Thursday, April 19, 2012

Kitty, Daisy & Lewis Perform "Going Up the Country"

    I'm going where the water tastes like wine,
    We can jump in the water, stay drunk all the time
    I'm gonna leave this city got to get away
    All this fussing and fighting, man you know I sure can't stay...
    Just exactly where we're going I cannot say
    But we might even leave the USA
    Cause there's a brand new game that I want to play.
Classicist Thomas Fleming quotes the above classic lyric in his piece on the "[r]ecord numbers of American citizens and legal residents [who] are renouncing their citizenship or turning in their Green Card" — Leaving America.

(Been there. Done that. Bought the t-shirt. Well, I never renounced my citizenship or even once considered doing so, but I did live overseas for more than fifteen years. I just came back about nine months ago, and this ex-expat couldn't be happier. Sure, there was more freedom abroad and now I have to watch what I say, but I love this place. It's hilarious! I wouldn't live anywhere else.)

The best part of Dr. Fleming's essay is when he suggests "the melancholy of the conservatives is reminiscent of the hippies' melancholia in the late 1960s." He continues, "It is true that a lot of counter-culturalists were either Marxists or deracinated hedonists, but there was another strain closer to Chesterton or to the Southern Agrarians than to the dispiriting socialism of the schools and the parties. You see it a little in Jack Nicholson's character in Easy Rider, in his speech, 'This used to be a good country.' Yes, used to be."

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Blogger Pints in NYC said...

Perhaps this song is also hauntingly appropriate?

"American Tune" by Paul Simon\


(words by Paul Simon music by JS Bach)

Many's the time I've been mistaken,
And many times confused
And I've often felt forsaken,
And certainly misused.
But it's all right, it's all right,
I'm just weary to my bones
Still, you don't expect to be
Bright and Bon Vivant
So far away from home,
So far away from home.

I don't know a soul who's not been battered
Don't have a friend who feels at ease
Don't know a dream that's not been shattered
Or driven to it's knees.

But it's all right, all right,
We've lived so well so long
Still, when I think of the road we're traveling on,
I wonder what went wrong,
I can't help it
I wonder what went wrong.

And I dreamed I was flying.
I dreamed my soul roseunexpectedly,
And looking back down on me,
And I dreamed I was dying.

And far above, my eyes could clearly see
The Statue of Liberty,
Drifting away to sea
And I dreamed I was flying.

We come on a ship we call the Mayflower,
We come on a ship that sailed the moon
We come at the age's most uncertain hour
And sing the American tune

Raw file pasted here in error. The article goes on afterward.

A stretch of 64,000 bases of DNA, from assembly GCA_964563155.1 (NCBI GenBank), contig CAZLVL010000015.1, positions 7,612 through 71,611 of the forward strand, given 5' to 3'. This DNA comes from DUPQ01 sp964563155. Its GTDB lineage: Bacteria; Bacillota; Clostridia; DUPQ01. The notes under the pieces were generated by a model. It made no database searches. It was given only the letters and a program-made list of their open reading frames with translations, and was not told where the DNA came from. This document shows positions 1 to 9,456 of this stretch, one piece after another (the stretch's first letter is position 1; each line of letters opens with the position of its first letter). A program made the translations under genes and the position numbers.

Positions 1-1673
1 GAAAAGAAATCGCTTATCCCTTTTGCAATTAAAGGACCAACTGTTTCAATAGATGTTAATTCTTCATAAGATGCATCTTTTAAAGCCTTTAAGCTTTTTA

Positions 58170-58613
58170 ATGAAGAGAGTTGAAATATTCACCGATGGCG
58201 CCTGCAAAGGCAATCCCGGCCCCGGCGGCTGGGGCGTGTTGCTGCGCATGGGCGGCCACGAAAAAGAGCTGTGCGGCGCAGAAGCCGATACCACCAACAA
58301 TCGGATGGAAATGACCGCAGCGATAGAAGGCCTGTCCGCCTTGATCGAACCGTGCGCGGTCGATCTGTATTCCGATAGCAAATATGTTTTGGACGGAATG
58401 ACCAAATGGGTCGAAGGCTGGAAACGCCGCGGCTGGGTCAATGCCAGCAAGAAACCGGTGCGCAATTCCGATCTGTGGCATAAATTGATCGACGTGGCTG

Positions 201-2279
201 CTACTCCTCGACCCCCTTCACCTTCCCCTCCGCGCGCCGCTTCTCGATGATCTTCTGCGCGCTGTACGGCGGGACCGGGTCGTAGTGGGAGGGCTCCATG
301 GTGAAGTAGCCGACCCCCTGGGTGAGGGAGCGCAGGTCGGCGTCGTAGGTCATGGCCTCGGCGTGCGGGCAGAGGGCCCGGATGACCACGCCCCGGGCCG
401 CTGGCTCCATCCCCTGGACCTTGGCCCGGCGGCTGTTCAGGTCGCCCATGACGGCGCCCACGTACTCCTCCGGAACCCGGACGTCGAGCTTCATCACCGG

But it's all right, it's all right
You can't be forever blessed

Still, tomorrow's gonna be another working day
And I'm trying to get some rest,
That's all, I'm trying to get some rest.

April 20, 2012 at 1:03 AM  
Blogger Pints in NYC said...

And this, a bit more up-beat:

David Byrne's "Miss America"

April 20, 2012 at 1:08 AM  
Blogger Francis-Xavier said...

HL Mencken made himself many enemies and cost his newspapers many subscriptions when he campaigned like hardly anyone else against the lynching of blacks. So much so that the Arkansas legislature passed a motion calling for Mencken, a US citizen, to be deported to Germany. Nevertheless, the Neocon doctrine is that Mencken was a racist who passionately despised blacks.

Nor was this the only American tradition Mencken criticized; when someone asked him why he stayed in the US if he found so much to criticize, Mencken replied "Why do people go the zoo?"

April 20, 2012 at 1:53 AM  
Blogger Thomas Fink said...

Funny. You know, they got introduced by the german celebrity Charlotte Roche, who liked their music but found it very strange that Kitty and Daisy are in a band and go on tour together with their parents. Charlotte Roche by the way got rich by writing a book called "Feuchtgebiete" (wetlands) which is basically an andless repetition of all words belonging to the private parts of the body. More boring than revolting and a bestseller.

April 20, 2012 at 12:30 PM  
Blogger Iosue Andreas Sartorius said...

Pints, thanks for the tunes.

F-X, it is perfectly logical in the neocon world for a man opposed to lynching to have been an arch-racist, and conversely for lynch-mobs to have been really promoting racial equality.

Mr. Fink, thanks for introducing this Charlotte Roche lass to me. I found her cute and mousy, but found her reaction strange as well. Right you are about how boring raunchiness ultimately is.

April 20, 2012 at 10:49 PM  

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